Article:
Mazahir Salih announces transition out of executive director role at Center for Worker Justice

In a statement obtained by the DI, Salih wrote she will be stepping away from her position in the coming months so she can focus on family commitments.

Executive+director+of+the+Center+for+Worker+Justice+of+Eastern+Iowa+and+former+Mayor+Pro+Tem+Mazahir+Salih+speaks+at+an+Iowa+City+City+Council+meeting+on+Tuesday%2C+Feb.+15%2C+2022.

Gabby Drees

Executive director of the Center for Worker Justice of Eastern Iowa and former Mayor Pro Tem Mazahir Salih speaks at an Iowa City City Council meeting on Tuesday, Feb. 15, 2022.

Isabelle Foland, News Reporter


Mazahir Salih, executive director of the Center for Worker Justice of Eastern Iowa, announced her plans to resign from her role as executive director in the coming months.

In a statement obtained by The Daily Iowan on Monday evening, Salih, who is also a co-founder of the CWJ, wrote she made this decision to spend more time with her family.

“It has been an honor to serve in this role, and it has also taken a toll on me and my family,” Salih wrote. “It’s time for me to step away and focus on family commitments.”

Salih served on the Iowa City City Council from January 2018 until Jan. 2, 2022. She did not seek reelection because she was offered a job at the Center for Worker Justice.

The organization recently faced issues with the IRS, having to pay $20,000 in late tax filing fees as well as dealing with miscommunication from the IRS regarding the revocation of the CWJ’s 501(c)(3) nonprofit status.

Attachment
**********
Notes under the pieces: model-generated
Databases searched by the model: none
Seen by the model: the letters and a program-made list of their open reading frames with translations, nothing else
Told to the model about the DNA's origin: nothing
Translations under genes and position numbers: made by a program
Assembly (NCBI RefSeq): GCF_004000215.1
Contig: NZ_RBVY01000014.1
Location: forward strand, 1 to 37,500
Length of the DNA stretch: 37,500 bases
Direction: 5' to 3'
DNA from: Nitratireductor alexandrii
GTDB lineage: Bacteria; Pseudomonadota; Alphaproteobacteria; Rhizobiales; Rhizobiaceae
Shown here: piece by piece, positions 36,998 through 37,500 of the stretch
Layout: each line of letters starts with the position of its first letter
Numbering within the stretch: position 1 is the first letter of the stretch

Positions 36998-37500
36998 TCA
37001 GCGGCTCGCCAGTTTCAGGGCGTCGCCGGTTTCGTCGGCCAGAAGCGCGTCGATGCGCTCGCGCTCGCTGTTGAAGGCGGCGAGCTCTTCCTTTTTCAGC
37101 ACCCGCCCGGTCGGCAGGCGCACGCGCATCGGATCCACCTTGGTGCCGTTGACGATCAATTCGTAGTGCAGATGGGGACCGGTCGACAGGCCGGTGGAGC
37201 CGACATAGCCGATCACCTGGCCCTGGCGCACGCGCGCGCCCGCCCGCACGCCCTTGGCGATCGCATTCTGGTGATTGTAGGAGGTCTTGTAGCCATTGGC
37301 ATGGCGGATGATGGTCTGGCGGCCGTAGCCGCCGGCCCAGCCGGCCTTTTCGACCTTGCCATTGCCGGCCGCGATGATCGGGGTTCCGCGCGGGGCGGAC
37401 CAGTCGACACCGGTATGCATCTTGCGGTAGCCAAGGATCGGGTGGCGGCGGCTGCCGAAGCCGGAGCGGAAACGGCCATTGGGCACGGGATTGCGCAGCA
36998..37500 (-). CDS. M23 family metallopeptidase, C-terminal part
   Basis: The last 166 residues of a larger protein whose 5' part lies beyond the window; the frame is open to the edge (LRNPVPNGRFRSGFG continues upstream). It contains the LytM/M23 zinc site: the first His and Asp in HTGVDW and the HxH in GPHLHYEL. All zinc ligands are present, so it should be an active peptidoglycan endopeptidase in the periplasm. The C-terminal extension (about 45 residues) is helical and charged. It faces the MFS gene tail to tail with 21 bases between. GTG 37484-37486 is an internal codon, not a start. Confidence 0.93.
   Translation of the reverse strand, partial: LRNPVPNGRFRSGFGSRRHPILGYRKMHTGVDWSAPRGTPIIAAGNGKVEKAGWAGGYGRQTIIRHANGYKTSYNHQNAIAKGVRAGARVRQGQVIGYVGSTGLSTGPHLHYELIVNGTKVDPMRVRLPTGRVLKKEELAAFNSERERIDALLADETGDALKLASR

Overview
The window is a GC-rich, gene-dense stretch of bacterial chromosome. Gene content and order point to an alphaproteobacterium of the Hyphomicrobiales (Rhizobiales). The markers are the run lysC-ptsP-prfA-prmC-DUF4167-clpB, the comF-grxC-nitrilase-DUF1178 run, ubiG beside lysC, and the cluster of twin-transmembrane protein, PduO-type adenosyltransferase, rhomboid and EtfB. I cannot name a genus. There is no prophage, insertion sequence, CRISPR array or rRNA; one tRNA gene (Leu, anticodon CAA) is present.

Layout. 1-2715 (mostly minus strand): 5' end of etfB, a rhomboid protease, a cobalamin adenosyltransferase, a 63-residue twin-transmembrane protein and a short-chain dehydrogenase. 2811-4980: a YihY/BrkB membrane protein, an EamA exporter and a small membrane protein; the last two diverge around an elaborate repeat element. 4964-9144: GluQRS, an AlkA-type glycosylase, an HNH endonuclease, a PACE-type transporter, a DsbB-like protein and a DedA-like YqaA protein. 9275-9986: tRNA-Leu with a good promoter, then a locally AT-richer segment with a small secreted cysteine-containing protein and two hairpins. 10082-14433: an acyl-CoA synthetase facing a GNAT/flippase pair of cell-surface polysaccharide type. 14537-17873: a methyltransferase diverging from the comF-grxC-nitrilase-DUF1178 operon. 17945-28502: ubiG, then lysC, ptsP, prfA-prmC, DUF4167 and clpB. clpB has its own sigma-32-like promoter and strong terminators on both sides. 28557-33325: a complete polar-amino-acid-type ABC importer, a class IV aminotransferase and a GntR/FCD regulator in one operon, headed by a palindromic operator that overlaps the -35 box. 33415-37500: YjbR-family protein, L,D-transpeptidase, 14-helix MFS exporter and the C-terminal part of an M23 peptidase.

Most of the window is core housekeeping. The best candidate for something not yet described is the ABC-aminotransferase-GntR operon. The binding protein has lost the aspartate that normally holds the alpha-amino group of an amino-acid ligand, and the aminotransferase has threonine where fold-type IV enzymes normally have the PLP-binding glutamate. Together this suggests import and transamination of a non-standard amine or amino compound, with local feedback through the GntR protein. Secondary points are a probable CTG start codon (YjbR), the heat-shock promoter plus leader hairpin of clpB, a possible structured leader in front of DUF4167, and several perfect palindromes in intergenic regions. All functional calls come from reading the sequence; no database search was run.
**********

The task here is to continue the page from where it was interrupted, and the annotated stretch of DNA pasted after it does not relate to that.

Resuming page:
Salih added she will work with the CWJ’s board of directors to assist in hiring her replacement and to make the transition as smooth as possible. According to the CWJ’s website, there are currently 16 members on the organization’s board of directors.

“My husband and children have been amazingly supportive; while it’s easy to focus on staff and leaders, our families also make extraordinary sacrifices to make our work possible,” Salih wrote. “It’s time for me to take a step back, but I will remain in my position in a part-time capacity to ensure continuity until we hire a full-time Executive Director.”

Since the organization’s founding in 2012, the CWJ has helped combat wage theft, protected and improved affordable housing in Iowa City, supported immigrant families, sponsored community education and family programs, and assisted community members during the pandemic.

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